We have so many clients that come to us from McKinsey and BCG, Goldman Sachs and Morgan Stanely, Google, Apple, et cetera, who are not comfortable sharing with their peers or family the fact that they have sought help. This is because they fear that their admission will in some way diminish their achievements or their cachet in the eyes of those they respect most.

There is no shame in seeking help, even if it is the first time you’ve ever needed to (for many of our top performing clients, we’re the first tutor they’ve ever needed in their lives). You may have found yourself at a great school or already landed your first job and thus consider yourself exceptionally successful. But the GMAT is pitting you against those who are of a similar ilk and so going it alone is fraught with difficulties. One of these difficulties being the ability to gain a competitive edge after being homogenized for so long in academic or corporate environments.

This can often lead to frustration, sadness, and sometimes missing the boat entirely on the next stage of your life. It is important to recognize that everyone, all those people that you respect and admire most, at one point or another, have needed help, and have had to ask for help.

Takeaway: Don’t hesitate to ask for help. That’s what strong people do. It’s what leaders do. It’s what those who are the most successful do. Never go it alone. 

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GMAT score use in employment
Posted on
05
Aug 2021

Why is your GMAT Score Important for Prospective Jobs?

By: Apex GMAT
Date: 5th August 2021

Taking the GMAT and getting a 700+ score is not only going to help you pursue your MBA career, it will also facilitate additional professional benefits. Indeed, the GMAT requires far more skills than just the math or verbal skills that are tested, and success can be evidence of an array of capabilities. Read on to find out what GMAT score use in employment is and why more employers are taking candidates’ GMAT scores into account in hiring decisions.

Of course, a high GMAT score primarily makes one stand out from other job applicants. Moreover, it is also a clear and objective indicator of your integrated reasoning abilities, as well as your analytical, verbal, and quantitative reasoning skills. Particularly for those interested in applying for finance, investment, or business-related employment, an excellent GMAT score can be proof of expertise in the aforementioned categories.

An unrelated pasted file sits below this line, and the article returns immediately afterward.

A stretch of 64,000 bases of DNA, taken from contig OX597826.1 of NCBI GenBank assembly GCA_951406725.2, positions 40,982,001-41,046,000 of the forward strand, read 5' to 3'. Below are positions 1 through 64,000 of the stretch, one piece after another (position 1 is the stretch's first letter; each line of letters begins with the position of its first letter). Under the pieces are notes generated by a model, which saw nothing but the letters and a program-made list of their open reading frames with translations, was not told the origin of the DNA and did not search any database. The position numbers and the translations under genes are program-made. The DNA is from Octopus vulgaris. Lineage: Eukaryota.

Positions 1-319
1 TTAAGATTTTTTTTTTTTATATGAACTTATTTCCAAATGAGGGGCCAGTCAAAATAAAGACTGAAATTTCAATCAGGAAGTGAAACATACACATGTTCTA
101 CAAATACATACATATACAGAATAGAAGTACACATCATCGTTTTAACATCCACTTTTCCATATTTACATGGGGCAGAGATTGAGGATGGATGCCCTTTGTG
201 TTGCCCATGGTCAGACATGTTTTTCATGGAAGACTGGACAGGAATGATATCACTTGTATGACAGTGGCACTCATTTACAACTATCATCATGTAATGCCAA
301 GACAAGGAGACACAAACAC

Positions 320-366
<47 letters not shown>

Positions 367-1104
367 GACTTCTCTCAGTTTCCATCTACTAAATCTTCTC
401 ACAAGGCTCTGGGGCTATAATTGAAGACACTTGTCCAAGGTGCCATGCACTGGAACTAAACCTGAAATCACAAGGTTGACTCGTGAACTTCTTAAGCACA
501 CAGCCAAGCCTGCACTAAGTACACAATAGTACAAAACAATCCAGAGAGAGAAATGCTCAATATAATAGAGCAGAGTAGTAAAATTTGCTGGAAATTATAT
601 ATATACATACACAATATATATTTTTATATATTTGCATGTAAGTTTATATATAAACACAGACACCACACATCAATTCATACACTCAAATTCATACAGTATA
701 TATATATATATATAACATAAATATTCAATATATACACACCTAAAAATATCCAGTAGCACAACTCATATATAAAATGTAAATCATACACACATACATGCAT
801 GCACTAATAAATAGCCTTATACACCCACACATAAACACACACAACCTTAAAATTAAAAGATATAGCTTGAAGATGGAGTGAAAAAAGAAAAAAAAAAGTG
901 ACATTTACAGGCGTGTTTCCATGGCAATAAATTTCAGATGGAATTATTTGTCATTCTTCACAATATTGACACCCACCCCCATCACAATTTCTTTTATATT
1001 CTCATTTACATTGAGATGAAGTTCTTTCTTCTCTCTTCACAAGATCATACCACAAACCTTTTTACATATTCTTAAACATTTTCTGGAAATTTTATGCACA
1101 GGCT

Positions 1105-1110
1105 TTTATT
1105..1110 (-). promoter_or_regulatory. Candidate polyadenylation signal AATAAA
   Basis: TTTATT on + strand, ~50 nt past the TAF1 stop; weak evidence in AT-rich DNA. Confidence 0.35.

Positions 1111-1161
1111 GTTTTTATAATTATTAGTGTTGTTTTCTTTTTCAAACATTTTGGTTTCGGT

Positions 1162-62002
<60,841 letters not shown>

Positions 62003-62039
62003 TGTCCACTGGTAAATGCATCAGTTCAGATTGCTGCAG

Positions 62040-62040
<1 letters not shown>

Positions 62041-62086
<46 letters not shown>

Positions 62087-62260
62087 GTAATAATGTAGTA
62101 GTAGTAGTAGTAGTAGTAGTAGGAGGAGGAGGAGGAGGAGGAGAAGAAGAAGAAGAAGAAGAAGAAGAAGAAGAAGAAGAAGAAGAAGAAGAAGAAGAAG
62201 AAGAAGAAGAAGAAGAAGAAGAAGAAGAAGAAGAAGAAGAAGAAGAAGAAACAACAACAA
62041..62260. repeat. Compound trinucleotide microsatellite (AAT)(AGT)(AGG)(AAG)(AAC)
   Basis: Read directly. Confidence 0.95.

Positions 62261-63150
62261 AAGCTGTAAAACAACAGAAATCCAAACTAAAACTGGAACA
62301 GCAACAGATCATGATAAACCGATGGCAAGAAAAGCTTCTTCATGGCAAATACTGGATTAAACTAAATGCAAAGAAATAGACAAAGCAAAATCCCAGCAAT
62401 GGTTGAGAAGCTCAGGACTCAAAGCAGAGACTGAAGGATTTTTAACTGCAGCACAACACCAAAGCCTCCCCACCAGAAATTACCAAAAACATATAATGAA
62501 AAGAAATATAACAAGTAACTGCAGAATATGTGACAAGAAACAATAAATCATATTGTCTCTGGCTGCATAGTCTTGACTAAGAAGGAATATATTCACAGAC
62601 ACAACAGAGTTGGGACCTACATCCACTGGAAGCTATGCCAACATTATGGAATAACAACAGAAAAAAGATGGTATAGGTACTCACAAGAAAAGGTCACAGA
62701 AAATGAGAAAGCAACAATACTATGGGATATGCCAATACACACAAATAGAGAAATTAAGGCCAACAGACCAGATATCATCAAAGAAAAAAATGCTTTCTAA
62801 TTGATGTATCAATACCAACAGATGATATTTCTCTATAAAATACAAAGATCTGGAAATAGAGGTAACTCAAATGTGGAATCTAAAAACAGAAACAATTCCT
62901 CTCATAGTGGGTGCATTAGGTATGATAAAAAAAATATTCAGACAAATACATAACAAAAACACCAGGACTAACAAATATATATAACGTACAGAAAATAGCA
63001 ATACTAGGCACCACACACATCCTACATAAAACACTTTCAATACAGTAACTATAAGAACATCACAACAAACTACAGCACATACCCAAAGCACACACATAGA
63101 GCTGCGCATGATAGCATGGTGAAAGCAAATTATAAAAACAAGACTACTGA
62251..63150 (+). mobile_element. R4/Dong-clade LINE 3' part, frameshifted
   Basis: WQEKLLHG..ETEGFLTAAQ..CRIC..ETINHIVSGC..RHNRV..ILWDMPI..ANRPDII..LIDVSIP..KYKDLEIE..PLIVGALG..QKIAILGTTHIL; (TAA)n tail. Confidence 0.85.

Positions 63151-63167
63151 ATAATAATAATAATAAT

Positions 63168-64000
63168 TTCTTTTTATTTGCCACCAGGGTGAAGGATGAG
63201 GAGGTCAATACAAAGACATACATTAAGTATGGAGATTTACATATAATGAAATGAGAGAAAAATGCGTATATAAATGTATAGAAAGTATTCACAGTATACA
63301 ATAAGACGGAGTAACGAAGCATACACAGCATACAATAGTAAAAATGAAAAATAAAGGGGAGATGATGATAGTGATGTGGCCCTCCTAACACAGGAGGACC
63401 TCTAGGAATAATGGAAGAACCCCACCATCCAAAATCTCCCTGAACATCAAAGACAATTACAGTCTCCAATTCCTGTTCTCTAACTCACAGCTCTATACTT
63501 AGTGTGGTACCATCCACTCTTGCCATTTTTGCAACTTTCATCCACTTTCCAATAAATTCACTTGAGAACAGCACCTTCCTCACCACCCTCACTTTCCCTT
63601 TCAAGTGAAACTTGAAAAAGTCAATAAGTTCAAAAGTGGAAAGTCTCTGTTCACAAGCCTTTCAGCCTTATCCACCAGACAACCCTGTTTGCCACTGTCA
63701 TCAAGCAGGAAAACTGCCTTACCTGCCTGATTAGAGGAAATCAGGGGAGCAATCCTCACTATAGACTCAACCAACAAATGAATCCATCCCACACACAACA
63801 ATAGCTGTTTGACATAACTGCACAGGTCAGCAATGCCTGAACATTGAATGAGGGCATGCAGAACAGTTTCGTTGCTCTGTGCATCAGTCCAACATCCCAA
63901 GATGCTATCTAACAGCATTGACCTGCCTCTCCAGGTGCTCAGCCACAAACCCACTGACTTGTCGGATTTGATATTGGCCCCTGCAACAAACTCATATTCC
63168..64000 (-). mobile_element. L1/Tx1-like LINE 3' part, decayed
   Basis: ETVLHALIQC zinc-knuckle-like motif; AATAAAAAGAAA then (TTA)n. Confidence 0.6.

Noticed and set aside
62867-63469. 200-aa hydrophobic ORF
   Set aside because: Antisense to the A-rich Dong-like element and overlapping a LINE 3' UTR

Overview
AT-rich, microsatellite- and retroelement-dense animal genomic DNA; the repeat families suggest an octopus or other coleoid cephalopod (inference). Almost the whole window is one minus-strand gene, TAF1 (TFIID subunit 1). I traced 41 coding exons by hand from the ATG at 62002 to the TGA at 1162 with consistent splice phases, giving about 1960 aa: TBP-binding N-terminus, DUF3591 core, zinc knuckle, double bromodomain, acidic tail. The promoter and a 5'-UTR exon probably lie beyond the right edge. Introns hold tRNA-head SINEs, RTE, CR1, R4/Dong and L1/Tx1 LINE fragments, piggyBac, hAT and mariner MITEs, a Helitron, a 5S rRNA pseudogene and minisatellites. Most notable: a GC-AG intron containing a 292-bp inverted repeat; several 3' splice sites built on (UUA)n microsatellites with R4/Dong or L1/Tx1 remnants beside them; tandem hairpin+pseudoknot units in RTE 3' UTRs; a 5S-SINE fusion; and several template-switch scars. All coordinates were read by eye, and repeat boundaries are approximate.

At the surface level, a high score in the quant section demonstrates that a candidate can solve and interpret numerical problems. More significantly, it also implies that the applicant can be trusted with complex calculations, extensive financial reports, and other major related tasks. Furthermore, a candidate’s integrated reasoning skills will be seen to be of great professional value, especially when working with a large amount of data from multiple sources. Extrapolating the right takeaways and decision-making points from this wide array of data is a skill highly sought after by employers.  

The GMAT’s testing of analytical writing and verbal reasoning skills have implications for a candidate’s professional capabilities. Scores in these sections speak to the applicant’s capacity for critical thinking as well as how clearly and precisely they can express their ideas in written form.

Ultimately, the GMAT score helps employers select their hires based on information gleaned from standardized testing, and not just personal characteristics or experience. This allows for a selection process that is much more comprehensive. 

Since the GMAT is a requirement for MBA admission, a high score also indicates that the candidate has been admitted to a prestigious and academically rigorous university. Potential employers perceive such individuals as having a high-quality education from top-notch professors. Many of whom have worked in their industry.